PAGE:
When you’re in your 20s, retirement seems like a lifetime away. But life happens fast. If you want to enjoy your golden years, you’ll need to have a plan in place.
Sure, you may have other financial priorities right now. But paying off your student loans or buying a house doesn’t have to prevent you from saving for the future. Here’s how to start planning for your retirement in your 20s.
1. Start Early
There are two words to remember when planning for retirement: compound interest. As your money grows, you’ll be able to reinvest in your retirement plan to make even more money.
“If you get started in your 20s, you can take advantage of the most powerful mathematical force known to man: compound interest,” says Ty Young, CEO of Ty J. Young Wealth Management
It’s understandable if you have other priorities at the moment, but putting aside just 5% to 10% of your income can help you get the ball rolling on your retirement plan, and compound interest will allow you to build wealth over the following decades.
2. Set a Goal
With inflation reaching record highs, many Americans are rethinking their retirement expectations. In 2021, Americans were expected to need $1.05 million to retire comfortably. Now, they are expected to need $1.25 million.
How do you know how much you’ll need? The simplest way is to add up all your expected living expenses for the year and then multiply by 25.
Alternatively, you can use the 4% rule. This simply means adding up all of your investments and subsequently withdrawing 4% for your first year of retirement. You’ll need to adjust each year for inflation, but the basic idea is you’ll need a total retirement account that allows you to withdraw 4% to cover your annual living expenses.
3. Make 401(k) Contributions
As of 2023, you’re permitted to contribute as much as $22,500 to your 401(k) retirement plan. The advantage is that these current contributions are not taxable, which means you can reduce your tax liability while making progress toward your retirement goal.
Additionally, if your employer offers a matching contribution, you should take full advantage of this program. Otherwise, you’re basically leaving free money on the table. This is especially true for employers who offer dollar-for-dollar matching contributions. Any money your employer offers can be a great way to jump-start your savings, especially when you’re in your 20s.
4. Set Up an IRA or Roth IRA
An Individual Retirement Account (IRA) is one of the most common forms of retirement savings. You’re permitted to save as much as $6,500 per year in an IRA, though you’ll need to choose between two types: traditional and Roth IRAs.
The main difference between an IRA and Roth IRA is how and when you receive a tax break. The contributions you make to a traditional IRA are tax-deductible, while the payouts you later receive are not. Roth IRAs are essentially the reverse: your contributions are still considered taxable income, but your later reimbursements are tax-free.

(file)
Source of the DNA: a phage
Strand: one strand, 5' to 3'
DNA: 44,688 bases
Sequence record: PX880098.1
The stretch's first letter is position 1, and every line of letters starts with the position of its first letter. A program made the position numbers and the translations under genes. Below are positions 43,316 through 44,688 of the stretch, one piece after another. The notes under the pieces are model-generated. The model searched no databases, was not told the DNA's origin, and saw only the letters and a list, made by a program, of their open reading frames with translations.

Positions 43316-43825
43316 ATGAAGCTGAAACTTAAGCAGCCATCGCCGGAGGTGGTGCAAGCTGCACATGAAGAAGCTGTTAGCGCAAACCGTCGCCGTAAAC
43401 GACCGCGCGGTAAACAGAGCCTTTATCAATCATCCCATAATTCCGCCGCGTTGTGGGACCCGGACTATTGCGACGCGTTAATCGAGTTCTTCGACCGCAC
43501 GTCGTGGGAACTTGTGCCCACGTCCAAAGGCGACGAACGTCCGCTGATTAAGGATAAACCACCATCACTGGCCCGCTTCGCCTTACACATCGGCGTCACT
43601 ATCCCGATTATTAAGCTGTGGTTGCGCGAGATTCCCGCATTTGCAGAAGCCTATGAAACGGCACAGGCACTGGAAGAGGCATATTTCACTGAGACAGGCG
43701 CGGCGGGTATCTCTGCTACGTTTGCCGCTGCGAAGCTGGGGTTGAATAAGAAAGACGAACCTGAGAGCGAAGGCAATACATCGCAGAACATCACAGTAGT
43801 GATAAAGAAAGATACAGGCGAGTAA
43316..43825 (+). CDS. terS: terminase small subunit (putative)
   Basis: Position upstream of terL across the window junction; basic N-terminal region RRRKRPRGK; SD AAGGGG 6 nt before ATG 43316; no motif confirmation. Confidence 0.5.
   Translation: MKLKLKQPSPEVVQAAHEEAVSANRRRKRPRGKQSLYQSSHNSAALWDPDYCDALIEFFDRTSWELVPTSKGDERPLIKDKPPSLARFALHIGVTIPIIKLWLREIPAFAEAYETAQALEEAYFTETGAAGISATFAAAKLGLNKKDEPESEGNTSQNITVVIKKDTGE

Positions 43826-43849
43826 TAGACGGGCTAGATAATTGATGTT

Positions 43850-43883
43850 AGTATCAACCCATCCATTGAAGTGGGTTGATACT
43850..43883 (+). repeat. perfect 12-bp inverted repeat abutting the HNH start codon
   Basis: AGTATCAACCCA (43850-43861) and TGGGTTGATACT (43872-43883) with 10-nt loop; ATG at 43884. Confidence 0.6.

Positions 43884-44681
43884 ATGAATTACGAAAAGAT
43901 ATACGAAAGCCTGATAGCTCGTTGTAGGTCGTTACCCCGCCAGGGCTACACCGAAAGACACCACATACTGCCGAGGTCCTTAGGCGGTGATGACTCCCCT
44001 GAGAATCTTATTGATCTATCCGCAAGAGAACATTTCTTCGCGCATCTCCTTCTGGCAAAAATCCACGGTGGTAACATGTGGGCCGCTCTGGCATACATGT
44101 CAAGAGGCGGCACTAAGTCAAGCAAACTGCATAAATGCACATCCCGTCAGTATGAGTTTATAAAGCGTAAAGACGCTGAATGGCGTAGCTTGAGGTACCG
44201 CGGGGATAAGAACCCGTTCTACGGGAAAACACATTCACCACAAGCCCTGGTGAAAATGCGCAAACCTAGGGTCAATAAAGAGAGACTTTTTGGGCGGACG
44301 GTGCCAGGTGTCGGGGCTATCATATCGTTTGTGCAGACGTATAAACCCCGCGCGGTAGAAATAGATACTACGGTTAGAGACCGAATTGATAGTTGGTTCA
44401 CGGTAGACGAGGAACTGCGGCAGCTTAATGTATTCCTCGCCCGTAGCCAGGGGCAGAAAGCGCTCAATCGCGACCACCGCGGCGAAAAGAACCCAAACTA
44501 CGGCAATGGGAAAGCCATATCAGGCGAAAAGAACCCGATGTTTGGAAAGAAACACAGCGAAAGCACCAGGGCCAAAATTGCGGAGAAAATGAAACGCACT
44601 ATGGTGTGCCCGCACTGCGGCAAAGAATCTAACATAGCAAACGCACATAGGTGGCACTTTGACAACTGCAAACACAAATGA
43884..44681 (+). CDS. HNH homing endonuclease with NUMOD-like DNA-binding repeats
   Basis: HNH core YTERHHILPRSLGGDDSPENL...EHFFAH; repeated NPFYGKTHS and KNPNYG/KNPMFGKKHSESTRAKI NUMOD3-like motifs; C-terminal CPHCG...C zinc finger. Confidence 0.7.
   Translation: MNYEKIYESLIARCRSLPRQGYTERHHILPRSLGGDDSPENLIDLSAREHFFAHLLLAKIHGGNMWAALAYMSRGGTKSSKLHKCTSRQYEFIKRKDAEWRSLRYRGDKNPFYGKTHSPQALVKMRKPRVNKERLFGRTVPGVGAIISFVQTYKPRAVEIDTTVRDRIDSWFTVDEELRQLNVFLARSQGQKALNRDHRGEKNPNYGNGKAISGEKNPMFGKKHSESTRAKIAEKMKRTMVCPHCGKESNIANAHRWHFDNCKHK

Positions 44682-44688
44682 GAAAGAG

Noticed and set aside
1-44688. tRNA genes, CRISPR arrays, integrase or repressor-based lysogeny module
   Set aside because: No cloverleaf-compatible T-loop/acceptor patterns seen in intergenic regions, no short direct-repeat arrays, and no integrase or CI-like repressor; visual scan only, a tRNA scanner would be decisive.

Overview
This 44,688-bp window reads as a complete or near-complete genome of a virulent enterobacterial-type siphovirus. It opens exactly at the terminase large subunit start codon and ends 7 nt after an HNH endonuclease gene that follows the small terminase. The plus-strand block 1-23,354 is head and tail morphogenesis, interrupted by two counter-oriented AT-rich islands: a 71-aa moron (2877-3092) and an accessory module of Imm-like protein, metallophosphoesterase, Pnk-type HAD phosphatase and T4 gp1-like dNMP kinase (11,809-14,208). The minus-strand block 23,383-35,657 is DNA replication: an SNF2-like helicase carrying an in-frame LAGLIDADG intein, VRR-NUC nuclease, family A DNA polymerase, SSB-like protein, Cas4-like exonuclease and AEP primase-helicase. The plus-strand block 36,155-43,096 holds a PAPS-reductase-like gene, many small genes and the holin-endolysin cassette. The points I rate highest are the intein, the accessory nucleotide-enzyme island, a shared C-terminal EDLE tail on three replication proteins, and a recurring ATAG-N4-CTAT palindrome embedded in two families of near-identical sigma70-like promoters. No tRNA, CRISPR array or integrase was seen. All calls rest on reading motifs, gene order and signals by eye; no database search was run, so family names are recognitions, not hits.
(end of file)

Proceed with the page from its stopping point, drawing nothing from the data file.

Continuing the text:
Which should you choose? It’s hard to say. A Roth IRA makes sense when you expect to have a higher income in retirement than you do at present. That actually may be true when you’re in your 20s — though the tax break of traditional IRA contributions may liberate you to invest in other retirement vehicles.
5. Look into Annuities
Annuities can provide some much-needed stability during your retirement years. An annuity is an insurance product that provides retirees with regular payments at the time the annuity matures.
Make sure to research carefully, though. Some annuities offer a lump-sum payment, while others provide monthly, quarterly, or annual payouts. Additionally, you should check for any administrative fees that might cut into your income.
That said, annuities can supplement your other retirement plans and increase your income during your retirement years. Furthermore, they offer less risk than other investing strategies without impacting your rate of return.
6. Stay Consistent
Remain consistent with both your strategy and contributions. If you miss one, you’ll also miss the opportunity for compound interest. In the end, a single missed contribution can cost as much as 10 times more over 30 years.
Retirement accounts administered by your employer can be great ways to consistently save for retirement. But you can also set up automatic transfers with your bank, so you never have to think about making a monthly retirement contribution.
It’s Never Too Early
According to the Wharton School of Business, 57% of older Americans expressed regret for not having saved more money. Don’t let that be you. As you create a budget, consider retirement savings and other investments. The trajectory you establish now can carry you into your future with greater confidence.
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